Category Archives: #TBT

Body cameras, TPS’s biggest response Sammy Yatim shooting, wouldn’t have prevented his death

Image description: A close-up shot of a Toronto police officer, from chin to mid-torso. Attached to their uniform just below the shoulder is a small black camera with a forward-facing screen. (Image credit: TPS)

Image description: A close-up shot of a side-facing Toronto police officer, from chin to mid-torso. Attached to their uniform just below the shoulder is a small black camera with a forward-facing screen. (Image credit: TPS)

As you’ve no doubt heard if you live in Toronto, James Forcillo, the cop who shot and killed Sammy Yatim on a streetcar in 2013, was found guilty this week – not of murder, but of attempted murder.

It’s a sad but true fact that no cop has ever been convicted of murder in Ontario, and many legal observers expected that, given the legal system’s built-in lenience towards killers in uniforms, Forcillo was likely to get off scot-free. It’s better than nothing, a lot of folks are saying. At least he was found guilty of something.

While I see where this argument is coming from, it feels defeatist to me. It feels like it gives up too easily, resigns itself to a certain level of police brutality and impunity.

James Forcillo murdered Sammy Yatim. He had a vast variety of options at his disposal short of shooting and killing the disturbed teenager, and he tried literally none of them. Sammy Yatim’s death was tragic, senseless, entirely unnecessary. In finding Forcillo not guilty on a charge of second-degree murder, the jury was essentially saying that his actions were justifiable. That this is possible, that we aren’t able to legally hold police to higher standards than the general population, is a travesty.

As for the precedent this trial sets, it’s hard to say. Police union president Mike McCormack is convinced that it will have a chilling effect on officers, will make them more hesitant to act in volatile situation, will make us all less safe. There’s a lot of bullshit in the way he’s spinning that, but maybe it’s true that cops will feel slightly less trigger-happy knowing that they may actually face (gasp!) consequences.

To date, the most significant consequence of the Yatim shooting is the implementation of a few key recommendations made by an inquiry into his death by Frank Iacobucci, a retired Supreme Court justice. One of these recommendations was the use of body cameras by frontline Toronto police officers, and a pilot program was launched last May.

In this article, I argued that body cameras are a solution in search of a problem (in that we don’t lack for footage of abusive cops, taken by civilians or surveillance cameras or dash cameras), that they are problematic and prone to abuse, and that body cameras do literally nothing to address the actual root causes of police brutality. Continue Reading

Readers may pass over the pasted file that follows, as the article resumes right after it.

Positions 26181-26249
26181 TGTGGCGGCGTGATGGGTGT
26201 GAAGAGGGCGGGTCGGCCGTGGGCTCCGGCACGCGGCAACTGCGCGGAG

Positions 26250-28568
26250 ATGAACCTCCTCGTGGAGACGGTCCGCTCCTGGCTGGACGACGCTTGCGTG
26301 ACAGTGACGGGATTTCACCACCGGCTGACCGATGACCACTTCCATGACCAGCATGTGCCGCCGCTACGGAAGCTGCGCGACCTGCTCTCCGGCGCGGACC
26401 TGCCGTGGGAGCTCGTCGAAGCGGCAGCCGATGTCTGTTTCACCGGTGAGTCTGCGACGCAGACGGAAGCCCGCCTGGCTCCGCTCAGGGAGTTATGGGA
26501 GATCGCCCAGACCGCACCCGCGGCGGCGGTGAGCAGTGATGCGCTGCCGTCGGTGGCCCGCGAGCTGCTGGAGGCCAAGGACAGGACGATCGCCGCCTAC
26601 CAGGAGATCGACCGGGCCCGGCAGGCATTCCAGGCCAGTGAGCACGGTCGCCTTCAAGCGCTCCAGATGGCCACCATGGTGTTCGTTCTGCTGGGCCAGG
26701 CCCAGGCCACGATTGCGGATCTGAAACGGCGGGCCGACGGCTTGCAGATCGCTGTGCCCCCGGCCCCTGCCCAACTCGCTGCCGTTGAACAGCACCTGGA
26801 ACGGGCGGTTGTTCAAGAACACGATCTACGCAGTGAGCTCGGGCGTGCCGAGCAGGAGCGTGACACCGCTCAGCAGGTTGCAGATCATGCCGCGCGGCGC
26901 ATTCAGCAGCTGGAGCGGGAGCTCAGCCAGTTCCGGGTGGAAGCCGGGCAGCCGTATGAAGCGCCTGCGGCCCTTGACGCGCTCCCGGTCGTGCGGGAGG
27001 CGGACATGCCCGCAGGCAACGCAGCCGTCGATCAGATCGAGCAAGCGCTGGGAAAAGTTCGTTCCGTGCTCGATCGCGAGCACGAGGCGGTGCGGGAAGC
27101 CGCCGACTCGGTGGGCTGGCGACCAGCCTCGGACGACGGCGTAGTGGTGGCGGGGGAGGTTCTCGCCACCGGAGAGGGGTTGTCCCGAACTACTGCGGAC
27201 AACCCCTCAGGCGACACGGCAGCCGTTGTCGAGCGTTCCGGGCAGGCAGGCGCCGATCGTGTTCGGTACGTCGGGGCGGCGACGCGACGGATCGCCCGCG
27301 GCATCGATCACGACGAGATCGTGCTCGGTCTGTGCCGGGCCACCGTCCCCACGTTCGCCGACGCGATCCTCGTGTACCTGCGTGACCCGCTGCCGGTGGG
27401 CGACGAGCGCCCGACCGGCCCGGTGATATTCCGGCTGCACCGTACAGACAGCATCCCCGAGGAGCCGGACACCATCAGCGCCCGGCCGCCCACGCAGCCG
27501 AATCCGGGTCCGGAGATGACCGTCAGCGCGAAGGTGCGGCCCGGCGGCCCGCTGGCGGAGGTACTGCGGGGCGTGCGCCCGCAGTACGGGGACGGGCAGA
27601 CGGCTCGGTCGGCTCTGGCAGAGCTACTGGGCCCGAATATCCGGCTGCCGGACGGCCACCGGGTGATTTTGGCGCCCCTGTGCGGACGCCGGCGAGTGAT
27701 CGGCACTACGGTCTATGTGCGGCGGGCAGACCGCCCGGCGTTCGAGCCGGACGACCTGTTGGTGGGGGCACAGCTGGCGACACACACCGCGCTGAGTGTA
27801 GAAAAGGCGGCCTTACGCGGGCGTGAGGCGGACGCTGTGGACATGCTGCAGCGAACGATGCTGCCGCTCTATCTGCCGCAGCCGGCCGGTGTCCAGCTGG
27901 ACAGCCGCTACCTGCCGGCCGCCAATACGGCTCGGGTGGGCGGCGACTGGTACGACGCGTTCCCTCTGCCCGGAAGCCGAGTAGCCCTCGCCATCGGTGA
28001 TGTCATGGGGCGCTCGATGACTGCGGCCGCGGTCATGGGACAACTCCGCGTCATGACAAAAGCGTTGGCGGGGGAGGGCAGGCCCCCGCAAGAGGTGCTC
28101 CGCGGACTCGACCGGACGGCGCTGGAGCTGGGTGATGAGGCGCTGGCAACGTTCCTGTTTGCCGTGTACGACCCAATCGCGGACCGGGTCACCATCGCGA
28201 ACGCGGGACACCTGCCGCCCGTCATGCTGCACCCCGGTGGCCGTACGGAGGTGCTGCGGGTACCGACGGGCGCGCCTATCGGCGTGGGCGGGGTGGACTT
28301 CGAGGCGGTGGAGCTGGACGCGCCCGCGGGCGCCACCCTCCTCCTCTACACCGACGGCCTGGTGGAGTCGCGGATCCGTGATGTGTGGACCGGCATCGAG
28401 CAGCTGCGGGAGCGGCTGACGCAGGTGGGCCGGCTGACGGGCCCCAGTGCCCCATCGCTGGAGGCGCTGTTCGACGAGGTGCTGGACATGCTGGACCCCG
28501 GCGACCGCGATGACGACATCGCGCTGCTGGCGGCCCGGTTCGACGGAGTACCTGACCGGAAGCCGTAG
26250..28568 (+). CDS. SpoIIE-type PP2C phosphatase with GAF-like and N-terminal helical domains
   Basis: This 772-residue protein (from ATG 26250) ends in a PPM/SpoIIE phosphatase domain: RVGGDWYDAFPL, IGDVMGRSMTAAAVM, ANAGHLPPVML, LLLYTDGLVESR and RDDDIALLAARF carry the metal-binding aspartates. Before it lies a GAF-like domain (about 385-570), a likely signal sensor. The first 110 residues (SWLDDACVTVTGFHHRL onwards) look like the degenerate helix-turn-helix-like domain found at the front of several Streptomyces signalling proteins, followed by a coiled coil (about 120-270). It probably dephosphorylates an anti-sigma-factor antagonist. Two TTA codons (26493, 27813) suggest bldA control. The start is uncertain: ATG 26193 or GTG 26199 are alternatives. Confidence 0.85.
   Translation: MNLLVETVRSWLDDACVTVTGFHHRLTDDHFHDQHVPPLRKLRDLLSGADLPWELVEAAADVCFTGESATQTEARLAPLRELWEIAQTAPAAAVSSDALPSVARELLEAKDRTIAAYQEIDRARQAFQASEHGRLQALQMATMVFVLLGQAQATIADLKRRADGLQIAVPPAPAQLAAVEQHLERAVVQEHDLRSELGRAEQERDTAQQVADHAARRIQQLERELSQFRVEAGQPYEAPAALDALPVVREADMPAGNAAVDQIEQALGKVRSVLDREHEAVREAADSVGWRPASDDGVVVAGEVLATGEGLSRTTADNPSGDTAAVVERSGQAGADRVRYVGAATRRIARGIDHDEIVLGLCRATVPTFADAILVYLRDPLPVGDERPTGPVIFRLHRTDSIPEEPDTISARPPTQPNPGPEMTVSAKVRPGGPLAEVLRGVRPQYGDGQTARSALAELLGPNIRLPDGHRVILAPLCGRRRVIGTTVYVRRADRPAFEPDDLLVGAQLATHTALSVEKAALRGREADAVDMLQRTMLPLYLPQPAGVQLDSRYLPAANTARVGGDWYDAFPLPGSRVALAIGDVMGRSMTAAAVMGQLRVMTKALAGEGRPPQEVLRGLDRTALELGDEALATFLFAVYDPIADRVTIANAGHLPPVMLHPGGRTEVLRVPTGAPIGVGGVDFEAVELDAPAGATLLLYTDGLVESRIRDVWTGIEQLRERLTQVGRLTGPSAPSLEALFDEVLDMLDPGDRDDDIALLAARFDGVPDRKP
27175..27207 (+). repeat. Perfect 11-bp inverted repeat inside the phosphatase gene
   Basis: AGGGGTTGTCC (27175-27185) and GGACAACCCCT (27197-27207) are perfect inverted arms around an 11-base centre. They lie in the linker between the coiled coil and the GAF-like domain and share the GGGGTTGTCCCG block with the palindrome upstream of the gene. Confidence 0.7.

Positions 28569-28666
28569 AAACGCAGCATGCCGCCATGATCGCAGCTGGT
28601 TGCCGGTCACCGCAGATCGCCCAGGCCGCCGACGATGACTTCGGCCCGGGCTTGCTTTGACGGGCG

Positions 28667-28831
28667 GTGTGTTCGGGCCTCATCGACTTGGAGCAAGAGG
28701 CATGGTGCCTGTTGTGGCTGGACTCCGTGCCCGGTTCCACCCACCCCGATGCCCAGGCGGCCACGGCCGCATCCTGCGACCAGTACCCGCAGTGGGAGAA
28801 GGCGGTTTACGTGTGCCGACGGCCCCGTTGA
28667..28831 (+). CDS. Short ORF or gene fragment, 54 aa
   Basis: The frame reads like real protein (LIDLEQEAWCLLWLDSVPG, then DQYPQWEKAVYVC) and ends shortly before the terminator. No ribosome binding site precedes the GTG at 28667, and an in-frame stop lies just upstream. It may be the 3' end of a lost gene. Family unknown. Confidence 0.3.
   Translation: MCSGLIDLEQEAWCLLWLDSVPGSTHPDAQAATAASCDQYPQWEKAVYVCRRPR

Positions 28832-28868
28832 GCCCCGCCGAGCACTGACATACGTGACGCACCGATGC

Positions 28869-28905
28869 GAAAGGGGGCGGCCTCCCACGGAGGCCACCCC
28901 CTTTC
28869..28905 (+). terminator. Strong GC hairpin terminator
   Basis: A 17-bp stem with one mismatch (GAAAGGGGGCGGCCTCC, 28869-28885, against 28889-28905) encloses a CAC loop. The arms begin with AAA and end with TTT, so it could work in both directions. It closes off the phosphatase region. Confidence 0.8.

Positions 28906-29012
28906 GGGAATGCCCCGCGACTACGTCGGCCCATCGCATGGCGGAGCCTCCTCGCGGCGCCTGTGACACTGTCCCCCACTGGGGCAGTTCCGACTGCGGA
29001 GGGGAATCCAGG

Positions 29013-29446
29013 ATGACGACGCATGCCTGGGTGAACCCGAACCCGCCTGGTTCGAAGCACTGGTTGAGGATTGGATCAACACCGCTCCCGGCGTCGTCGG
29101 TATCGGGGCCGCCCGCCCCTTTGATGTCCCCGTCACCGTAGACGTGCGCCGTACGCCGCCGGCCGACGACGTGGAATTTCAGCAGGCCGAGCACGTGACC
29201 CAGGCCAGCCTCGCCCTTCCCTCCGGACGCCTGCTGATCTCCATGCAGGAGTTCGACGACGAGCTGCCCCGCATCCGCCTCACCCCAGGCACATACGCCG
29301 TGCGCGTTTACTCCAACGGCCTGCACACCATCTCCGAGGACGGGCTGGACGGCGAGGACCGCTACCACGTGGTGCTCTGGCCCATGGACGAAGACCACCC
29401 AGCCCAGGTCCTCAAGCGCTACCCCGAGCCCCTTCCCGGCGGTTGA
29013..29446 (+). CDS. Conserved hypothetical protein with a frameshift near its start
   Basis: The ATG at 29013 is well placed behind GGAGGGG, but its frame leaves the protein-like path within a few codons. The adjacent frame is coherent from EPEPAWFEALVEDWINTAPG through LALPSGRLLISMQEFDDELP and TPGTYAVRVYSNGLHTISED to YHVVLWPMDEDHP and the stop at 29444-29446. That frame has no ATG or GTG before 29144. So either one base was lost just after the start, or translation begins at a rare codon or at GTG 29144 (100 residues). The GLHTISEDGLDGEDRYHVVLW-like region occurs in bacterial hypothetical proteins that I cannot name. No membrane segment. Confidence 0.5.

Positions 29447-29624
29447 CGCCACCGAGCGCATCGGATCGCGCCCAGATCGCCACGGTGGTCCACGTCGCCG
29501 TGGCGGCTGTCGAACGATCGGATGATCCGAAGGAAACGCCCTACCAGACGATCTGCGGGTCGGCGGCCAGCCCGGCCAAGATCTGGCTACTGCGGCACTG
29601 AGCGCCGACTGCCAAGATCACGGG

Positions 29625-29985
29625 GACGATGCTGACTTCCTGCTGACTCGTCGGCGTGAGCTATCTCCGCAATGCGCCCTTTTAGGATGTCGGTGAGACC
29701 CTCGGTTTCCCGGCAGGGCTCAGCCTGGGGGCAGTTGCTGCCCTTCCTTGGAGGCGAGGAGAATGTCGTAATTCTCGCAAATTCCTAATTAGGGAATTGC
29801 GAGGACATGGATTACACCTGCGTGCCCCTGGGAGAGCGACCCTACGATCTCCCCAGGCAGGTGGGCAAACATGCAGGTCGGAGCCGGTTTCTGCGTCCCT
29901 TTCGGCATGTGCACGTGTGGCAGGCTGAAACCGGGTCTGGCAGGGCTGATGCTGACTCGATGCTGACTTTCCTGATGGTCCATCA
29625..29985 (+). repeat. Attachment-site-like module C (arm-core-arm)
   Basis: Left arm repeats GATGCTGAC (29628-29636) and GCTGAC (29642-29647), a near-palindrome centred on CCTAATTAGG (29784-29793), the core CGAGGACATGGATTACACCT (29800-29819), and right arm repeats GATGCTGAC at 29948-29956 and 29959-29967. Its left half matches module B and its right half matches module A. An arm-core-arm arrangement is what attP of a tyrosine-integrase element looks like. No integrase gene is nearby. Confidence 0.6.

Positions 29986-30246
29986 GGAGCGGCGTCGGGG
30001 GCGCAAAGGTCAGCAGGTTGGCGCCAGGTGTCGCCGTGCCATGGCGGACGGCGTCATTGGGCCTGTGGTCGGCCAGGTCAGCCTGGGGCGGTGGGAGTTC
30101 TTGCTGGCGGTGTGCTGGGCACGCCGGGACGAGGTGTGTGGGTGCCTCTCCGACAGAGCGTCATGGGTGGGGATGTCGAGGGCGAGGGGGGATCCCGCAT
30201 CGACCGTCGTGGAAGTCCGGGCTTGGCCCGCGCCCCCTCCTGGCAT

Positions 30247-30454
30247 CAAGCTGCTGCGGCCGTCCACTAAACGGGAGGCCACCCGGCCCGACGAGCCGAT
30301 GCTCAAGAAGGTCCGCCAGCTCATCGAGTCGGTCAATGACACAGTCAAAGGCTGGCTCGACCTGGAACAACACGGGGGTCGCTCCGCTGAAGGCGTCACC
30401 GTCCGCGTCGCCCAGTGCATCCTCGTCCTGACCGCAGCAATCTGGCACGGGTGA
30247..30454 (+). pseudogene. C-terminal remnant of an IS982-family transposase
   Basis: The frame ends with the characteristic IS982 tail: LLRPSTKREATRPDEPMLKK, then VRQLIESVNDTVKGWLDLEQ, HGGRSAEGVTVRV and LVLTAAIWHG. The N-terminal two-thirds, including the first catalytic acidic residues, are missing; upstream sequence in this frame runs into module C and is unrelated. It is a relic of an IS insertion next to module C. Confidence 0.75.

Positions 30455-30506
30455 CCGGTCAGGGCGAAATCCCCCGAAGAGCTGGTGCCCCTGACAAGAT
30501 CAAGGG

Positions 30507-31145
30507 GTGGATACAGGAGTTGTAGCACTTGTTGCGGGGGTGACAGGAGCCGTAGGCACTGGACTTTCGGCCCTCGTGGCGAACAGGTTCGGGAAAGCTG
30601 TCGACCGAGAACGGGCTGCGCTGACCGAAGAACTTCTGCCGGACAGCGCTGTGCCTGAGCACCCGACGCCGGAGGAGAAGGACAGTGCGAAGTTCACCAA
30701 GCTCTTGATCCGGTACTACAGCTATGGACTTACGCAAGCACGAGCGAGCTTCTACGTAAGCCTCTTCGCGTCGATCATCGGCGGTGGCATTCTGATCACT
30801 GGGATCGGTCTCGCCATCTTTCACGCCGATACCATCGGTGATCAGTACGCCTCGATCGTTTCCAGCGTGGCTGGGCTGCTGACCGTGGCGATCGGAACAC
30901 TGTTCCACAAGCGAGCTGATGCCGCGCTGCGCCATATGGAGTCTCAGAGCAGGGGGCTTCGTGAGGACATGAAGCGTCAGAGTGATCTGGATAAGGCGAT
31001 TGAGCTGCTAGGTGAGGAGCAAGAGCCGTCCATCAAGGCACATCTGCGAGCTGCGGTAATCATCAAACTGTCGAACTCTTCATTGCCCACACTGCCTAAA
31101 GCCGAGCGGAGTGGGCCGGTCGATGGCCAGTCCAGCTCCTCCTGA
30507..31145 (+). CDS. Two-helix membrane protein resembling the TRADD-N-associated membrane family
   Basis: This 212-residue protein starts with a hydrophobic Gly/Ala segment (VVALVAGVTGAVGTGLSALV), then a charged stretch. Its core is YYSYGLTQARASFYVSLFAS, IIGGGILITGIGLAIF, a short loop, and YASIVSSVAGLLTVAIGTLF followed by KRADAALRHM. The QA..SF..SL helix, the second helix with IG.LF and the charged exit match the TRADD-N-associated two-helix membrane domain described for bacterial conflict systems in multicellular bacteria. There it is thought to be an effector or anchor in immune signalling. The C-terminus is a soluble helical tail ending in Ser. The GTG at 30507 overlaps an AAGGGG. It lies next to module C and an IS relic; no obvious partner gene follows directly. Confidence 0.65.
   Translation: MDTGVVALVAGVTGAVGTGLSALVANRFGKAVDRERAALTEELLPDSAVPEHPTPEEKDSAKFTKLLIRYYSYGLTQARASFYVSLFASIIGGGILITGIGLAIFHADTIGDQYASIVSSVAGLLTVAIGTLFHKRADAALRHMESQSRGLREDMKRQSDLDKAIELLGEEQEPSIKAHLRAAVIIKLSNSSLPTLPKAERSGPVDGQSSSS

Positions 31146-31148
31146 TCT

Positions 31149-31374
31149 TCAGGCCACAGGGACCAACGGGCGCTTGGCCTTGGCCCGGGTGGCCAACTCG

Throwback Thursday: NEB reforms must address colonialism, racism

Image: A group of protesters holding signs reading “Stop NEB Fraud” and “Stop Kinder Morgan”.

In recent days, the once-obscure National Energy Board (NEB) has been all over the news.

The NEB, an arms-length board of government appointees tasked with reviewing proposed energy infrastructure projects, is of course no stranger to controversy. During the Harper years, it was the frequent target of pipeline resisters, who charge that the Board is an entirely captured regulator, firmly in the pocket of the major energy companies. Another common complaint levelled against the NEB is that it lacks the mandate to consider downstream environmental and climate change impacts of the projects it reviews.

Justin Trudeau came into office pledging new rules for the NEB, but as more details emerge about his plan, it’s become clear that these “new rules” aren’t going to apply to the major ongoing reviews of Energy East, Northern Gateway, TransMountain, and others.

In response to this, activists have been taking action to draw renewed attention to the massive shortcomings with both the composition of the NEB and the process it uses to review (and rubber-stamp) pipelines.

A group of cleverly disguised protesters served National Resources Minister Jim Carr with a “People’s Search Warrant” this past week, demanding to see the details of these new rules and to know exactly how and when they will be implemented.

Climate activists in Vancouver locked themselves to the door of the NEB’s local office, calling for a suspension of upcoming hearings into TransMountain until new rules can be put into place.

And a group of activists arrested after boarding a Kinder Morgan barge said that Trudeau is breaking his election promises by allowing the NEB hearings to proceed without modification.

There’s widespread sentiment that a new process is needed, and it’s vital that it take climate change impacts into consideration as well as diminish the influence of the energy industry over the hearings. But one factor which must also be incorporated into any reforms of the NEB, and one which is much less widely discussed, is the way the NEB treats First Nations.

In this article, first published last fall, I look at the bureaucratized racism inherent in the NEB’s approach to consultation with First Nations, and examine the question of whether the Board even has the legal ability, from a Constitutional point of view, to conduct these consultations to begin with.

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